The Sustainable Growth Rate Formula – What Does It Mean For You?Posted on: 06.10.14 by Digirad
What is SGR?
The sustainable growth rate (SGR) is a method used to control spending by Medicare on physician services. Based on the previous year’s total and target expenditures, SGR links physician payments to changes in gross domestic product (GDP). The idea behind the sustainable growth rate model is to prevent Medicare spending per beneficiary from growing faster than the US economy.
The current Medicare model uses a fee schedule to determine physician payments. Physicians are paid according to the complexity of the services being provided and economic factors such as GDP. The fee that a physician receives is based on three variables: the relative value for the service, a geographic pricing cost index (GPCI), and a national dollar conversion factor.
How SGR Works
SGR influences the fee schedule in the following manner. Every year, the Centers for Medicare and Medicaid Services (CMS) determines the previous year’s costs, as well as a conversion factor that changes physician payments for the following year. If actual expenditures exceed the target, the corresponding fee schedule update is reduced, triggering a cut in physician payments. If the actual expenditures are less than the target, however, the fee schedule and payments are increased. Changes take place on the first of March every year.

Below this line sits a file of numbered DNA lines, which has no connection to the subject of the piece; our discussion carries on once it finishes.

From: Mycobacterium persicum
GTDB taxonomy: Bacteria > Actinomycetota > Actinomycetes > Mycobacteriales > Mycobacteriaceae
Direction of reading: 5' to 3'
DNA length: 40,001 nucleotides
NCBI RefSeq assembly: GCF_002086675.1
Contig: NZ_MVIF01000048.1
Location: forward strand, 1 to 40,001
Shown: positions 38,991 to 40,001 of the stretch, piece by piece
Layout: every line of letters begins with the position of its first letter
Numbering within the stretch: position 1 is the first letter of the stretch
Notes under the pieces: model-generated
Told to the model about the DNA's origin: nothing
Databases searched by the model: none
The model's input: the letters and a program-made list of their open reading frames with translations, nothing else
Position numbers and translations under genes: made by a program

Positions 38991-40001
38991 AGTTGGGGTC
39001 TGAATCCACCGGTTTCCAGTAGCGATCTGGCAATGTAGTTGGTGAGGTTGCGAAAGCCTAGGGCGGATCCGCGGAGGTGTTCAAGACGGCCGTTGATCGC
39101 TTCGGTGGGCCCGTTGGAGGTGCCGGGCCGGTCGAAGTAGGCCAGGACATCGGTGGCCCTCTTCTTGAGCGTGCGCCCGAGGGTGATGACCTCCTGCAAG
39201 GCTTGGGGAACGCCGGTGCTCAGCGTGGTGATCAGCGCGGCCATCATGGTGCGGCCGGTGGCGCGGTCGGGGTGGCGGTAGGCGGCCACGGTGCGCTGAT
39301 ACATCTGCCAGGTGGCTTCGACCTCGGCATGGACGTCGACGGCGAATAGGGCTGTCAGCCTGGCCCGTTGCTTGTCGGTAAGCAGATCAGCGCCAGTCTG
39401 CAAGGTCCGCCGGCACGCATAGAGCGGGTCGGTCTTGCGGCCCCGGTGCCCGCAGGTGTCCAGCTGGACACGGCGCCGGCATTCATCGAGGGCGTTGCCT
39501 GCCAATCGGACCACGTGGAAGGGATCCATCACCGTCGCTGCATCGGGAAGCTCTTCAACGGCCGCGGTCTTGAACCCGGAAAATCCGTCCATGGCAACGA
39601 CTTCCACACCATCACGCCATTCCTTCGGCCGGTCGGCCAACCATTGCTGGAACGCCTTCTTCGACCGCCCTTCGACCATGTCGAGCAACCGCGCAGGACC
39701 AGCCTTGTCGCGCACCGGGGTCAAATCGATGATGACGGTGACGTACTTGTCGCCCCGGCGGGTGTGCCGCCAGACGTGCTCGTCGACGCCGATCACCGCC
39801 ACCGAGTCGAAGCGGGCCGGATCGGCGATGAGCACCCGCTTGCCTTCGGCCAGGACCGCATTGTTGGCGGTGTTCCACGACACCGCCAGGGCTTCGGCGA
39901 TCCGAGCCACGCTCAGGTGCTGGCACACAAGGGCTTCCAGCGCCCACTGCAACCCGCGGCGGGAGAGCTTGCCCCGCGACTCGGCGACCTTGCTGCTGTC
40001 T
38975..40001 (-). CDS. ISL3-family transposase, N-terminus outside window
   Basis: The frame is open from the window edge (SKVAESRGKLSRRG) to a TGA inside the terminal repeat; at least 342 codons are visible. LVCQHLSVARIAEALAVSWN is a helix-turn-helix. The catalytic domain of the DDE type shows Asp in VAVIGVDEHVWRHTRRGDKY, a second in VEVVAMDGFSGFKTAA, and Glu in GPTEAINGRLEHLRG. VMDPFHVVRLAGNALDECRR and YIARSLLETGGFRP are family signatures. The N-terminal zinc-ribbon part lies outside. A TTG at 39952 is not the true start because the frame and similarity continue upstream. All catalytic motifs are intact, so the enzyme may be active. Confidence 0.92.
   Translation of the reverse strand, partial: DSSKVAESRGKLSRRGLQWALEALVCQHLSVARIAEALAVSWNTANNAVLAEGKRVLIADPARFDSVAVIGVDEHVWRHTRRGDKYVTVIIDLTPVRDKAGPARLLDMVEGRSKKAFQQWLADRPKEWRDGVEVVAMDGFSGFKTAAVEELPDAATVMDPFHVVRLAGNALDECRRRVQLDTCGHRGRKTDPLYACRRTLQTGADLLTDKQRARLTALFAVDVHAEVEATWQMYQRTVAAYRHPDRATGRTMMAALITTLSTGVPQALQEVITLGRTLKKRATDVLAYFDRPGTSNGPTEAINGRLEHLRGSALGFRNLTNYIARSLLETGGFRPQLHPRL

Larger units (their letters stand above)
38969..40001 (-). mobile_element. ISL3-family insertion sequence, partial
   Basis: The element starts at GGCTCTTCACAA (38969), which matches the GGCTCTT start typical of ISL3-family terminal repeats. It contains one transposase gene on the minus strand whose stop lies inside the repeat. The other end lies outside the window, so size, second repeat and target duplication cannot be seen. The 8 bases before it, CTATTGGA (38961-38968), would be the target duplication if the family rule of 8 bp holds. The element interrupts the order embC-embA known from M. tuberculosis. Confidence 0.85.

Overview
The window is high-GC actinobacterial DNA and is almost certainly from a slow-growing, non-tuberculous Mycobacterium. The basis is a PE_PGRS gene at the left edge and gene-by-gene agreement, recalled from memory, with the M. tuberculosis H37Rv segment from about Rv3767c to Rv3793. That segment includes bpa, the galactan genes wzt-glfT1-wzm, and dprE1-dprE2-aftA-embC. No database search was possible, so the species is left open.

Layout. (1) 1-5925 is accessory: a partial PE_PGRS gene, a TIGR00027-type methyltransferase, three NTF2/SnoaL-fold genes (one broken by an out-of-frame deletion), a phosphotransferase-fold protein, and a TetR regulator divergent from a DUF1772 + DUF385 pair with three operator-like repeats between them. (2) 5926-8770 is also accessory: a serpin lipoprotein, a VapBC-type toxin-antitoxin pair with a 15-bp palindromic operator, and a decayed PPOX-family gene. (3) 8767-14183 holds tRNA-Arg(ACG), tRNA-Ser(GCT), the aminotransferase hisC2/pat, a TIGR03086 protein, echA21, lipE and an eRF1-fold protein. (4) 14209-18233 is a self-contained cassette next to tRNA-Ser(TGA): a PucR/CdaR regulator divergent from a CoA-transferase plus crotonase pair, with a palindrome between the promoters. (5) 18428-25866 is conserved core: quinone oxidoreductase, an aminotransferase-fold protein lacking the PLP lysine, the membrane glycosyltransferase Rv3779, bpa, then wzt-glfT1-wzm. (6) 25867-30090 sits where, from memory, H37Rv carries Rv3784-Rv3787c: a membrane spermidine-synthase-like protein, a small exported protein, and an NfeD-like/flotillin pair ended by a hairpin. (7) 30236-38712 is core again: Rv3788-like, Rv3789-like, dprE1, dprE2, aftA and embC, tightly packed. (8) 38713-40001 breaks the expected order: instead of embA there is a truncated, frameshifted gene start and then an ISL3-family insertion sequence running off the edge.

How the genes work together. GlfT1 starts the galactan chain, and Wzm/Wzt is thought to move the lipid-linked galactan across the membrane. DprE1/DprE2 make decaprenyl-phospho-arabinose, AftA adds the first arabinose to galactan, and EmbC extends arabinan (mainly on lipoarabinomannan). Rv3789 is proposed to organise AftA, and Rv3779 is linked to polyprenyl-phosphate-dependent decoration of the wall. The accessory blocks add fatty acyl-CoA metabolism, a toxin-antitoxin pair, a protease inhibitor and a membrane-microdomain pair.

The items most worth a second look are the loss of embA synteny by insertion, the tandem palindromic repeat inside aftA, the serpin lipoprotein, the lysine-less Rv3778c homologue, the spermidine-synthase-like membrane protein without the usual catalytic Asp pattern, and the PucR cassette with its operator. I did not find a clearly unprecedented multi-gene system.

History of SGR
Since 1992, Medicare has reimbursed physicians on a fee-for-service basis. In 1997 Congress was concerned that Medicare spending was increasing too quickly and threatening the program’s sustainability. At the time, growth rates in the volume and complexity of physician services were low, and forecasters expected these slow growth rates to prevail. Consequently, they introduced the SGR formula as part of the Balanced Budget Act of 1997.
At first the SGR formula kept pace with changes to physicians’ costs, generating a few modest pay increases for physicians. Within several years, however, the growth rate reversed and expenditures increased rapidly, resulting in cuts to physician payment rates. In every year since 2002, Congress has responded to the impending cuts with a “doc fix,” or short-term patch that simply delays the cuts.
SGR in 2014
In January 2014, in response to a looming 24 percent pay cut for physicians, Congress announced a plan to propose a long-term solution to the SGR formula by April 1, 2014. However, no final agreement or solution was ever reached. Instead, on April 1, 2014, President Obama signed H.R. 4302, the Protecting Access to Medicare Act of 2014. H.R. 4302 implemented a twelve-month patch averting the 24 percent cut and replacing it with a 0.5 percent update lasting until April 1, 2015. It also stipulated a zero percent update for the first quarter of 2015.